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About the Author
Walter Mosley is the New York Times author of more than fifty novels in several series, most notably fourteen Easy Rawlins mysteries, several of which have been made into major motion pictures. Named a Grand Master of the Mystery Writers of America, he has won numerous awards, including the Anisfield-Wolf Award, a Grammy, a PEN/USA's Lifetime Achievement Award, and several NAACP Image awards. A native of Los Angeles and a graduate of Goddard College, he holds an MFA from CCNY.
"Spieled in a powerful, streamlined voice, this wrenching American noir will stick with readers long after the final page."-- "Booklist"
"Mosley delivers enough good stuff to let you know a master's at work."-- "Kirkus Reviews"
"Mosley's sixth Leonid McGill PI novel is so short, it almost seems like a throwaway. It's not. This gifted raconteur of the African American experience has produced an absorbing noir beauty of a tale about a ninetyfour-year-old Mississippi bluesman, aptly named Philip 'Catfish' Worry, bent on a good deed that could get him killed. He hires McGill."-- "Washington Post"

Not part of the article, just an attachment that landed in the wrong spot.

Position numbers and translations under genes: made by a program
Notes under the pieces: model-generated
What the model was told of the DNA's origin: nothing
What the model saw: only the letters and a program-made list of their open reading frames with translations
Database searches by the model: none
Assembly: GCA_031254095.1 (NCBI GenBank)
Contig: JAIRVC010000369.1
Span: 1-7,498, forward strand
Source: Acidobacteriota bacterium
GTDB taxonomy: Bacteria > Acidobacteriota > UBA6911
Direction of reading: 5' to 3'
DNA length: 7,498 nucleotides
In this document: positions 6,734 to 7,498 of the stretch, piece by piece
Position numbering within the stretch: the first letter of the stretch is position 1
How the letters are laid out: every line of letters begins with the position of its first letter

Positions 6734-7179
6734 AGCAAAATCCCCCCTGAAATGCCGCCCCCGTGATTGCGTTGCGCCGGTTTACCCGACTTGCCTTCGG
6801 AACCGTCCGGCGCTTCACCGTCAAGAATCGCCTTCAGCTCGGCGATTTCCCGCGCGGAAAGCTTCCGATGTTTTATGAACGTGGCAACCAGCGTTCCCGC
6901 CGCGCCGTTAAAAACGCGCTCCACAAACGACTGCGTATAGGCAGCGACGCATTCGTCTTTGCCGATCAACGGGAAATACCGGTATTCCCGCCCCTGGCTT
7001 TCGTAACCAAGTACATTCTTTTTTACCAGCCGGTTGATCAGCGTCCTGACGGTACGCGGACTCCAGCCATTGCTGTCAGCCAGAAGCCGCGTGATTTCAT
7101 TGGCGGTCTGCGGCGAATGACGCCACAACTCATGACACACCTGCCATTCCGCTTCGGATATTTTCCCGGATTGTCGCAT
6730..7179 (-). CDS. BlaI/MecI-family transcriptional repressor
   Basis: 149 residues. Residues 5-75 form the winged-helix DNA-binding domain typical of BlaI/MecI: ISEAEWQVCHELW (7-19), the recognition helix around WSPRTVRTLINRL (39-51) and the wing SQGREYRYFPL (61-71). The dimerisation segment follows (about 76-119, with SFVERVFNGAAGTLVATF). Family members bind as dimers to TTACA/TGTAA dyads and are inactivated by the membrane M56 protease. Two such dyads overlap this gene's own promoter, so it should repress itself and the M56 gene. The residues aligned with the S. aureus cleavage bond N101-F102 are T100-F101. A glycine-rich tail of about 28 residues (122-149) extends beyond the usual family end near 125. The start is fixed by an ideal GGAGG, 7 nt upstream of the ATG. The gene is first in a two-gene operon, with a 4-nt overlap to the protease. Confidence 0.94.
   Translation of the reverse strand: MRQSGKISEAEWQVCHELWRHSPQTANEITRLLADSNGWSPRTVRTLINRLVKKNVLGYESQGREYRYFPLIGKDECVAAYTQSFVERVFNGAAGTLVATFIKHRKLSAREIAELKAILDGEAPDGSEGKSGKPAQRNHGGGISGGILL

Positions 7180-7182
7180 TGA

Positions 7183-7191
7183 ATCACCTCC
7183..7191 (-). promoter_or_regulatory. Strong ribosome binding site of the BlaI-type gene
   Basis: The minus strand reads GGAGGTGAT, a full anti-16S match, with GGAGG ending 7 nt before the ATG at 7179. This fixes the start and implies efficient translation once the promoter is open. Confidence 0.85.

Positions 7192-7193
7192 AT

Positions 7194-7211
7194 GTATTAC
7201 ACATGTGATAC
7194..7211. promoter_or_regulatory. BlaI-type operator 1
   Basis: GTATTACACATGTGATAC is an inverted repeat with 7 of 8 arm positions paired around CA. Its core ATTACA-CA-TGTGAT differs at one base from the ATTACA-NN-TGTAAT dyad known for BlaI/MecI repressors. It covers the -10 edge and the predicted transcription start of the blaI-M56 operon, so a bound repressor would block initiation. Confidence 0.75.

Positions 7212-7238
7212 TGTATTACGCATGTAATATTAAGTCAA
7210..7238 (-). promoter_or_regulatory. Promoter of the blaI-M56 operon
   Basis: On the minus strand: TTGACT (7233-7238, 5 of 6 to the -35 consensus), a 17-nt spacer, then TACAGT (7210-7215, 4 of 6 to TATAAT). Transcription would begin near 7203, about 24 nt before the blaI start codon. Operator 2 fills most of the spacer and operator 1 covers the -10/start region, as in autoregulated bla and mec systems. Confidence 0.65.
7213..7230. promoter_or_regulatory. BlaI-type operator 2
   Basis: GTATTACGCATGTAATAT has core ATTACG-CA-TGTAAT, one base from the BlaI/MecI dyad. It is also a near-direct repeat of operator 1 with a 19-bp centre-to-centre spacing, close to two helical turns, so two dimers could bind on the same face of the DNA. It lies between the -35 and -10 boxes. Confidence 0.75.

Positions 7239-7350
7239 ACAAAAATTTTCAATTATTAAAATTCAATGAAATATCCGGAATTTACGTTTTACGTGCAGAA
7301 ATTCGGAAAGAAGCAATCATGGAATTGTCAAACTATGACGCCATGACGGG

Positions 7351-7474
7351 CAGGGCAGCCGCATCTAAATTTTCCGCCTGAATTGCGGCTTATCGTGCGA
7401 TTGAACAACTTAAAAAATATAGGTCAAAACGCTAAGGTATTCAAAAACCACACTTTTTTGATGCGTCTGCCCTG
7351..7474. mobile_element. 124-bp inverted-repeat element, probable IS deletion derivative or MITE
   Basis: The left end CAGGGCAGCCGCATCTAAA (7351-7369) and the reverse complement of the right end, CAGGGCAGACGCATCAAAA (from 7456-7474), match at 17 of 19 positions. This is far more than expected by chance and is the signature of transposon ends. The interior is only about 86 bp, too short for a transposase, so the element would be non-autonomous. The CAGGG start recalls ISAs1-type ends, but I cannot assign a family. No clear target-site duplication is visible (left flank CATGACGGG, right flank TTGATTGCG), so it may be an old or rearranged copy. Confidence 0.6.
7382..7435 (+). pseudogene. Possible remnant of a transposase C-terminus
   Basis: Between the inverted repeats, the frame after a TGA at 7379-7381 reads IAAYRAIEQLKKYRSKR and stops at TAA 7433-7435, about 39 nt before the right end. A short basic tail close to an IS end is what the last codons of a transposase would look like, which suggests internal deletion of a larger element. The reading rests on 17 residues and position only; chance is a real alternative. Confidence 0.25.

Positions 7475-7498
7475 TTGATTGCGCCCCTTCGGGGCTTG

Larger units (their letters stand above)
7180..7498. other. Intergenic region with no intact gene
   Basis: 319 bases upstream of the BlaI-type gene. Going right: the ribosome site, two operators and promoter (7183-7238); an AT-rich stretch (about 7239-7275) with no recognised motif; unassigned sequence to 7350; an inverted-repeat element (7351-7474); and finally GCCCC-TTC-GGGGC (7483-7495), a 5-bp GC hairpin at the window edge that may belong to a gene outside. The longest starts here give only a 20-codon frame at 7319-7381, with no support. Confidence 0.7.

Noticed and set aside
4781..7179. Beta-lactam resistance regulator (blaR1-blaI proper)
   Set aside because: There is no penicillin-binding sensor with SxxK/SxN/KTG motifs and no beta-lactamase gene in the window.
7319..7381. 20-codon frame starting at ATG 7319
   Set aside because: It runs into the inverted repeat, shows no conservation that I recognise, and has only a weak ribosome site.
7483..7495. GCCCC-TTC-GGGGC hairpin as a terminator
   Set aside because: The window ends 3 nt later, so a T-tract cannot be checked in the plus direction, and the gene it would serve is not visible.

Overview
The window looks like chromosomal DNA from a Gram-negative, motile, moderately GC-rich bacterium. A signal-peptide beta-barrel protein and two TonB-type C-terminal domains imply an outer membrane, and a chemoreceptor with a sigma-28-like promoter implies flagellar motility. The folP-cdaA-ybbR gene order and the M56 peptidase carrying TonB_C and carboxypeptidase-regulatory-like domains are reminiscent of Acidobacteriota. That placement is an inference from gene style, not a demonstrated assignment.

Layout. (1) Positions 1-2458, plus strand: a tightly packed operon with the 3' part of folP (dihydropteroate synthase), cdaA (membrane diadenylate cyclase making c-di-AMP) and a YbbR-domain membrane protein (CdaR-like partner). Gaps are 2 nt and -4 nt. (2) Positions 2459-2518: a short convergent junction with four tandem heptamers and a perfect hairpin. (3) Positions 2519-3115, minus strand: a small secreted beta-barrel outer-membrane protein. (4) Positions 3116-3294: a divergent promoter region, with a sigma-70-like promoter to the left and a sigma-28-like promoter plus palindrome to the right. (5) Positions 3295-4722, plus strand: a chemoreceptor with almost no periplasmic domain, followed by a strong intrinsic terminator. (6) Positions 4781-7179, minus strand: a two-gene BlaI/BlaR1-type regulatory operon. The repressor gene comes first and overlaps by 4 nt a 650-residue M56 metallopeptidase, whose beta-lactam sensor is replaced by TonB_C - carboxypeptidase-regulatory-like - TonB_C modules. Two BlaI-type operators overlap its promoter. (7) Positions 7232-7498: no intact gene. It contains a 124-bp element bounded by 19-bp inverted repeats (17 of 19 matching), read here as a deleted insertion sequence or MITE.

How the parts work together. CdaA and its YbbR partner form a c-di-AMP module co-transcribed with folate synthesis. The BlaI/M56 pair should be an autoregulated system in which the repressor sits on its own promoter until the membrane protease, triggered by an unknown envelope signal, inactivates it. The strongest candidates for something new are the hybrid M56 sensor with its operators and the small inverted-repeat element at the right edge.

"Gritty...The plot soars...Few mystery writers can examine issues of race--how it divides and binds people--as clearly and unflinchingly as Walter Mosley."-- "Associated Press"
"Dion Graham offers an amazing performance...Graham delivers Mosley's noir mystery with his usual excellence, giving each character an individual personality. His women are always respectfully treated, never stereotypes, while his gangsters are frighteningly real. With his mastery of dialects and tone, Graham delivers suspense best listened to. Winner of the AudioFile Earphones Award."-- "AudioFile"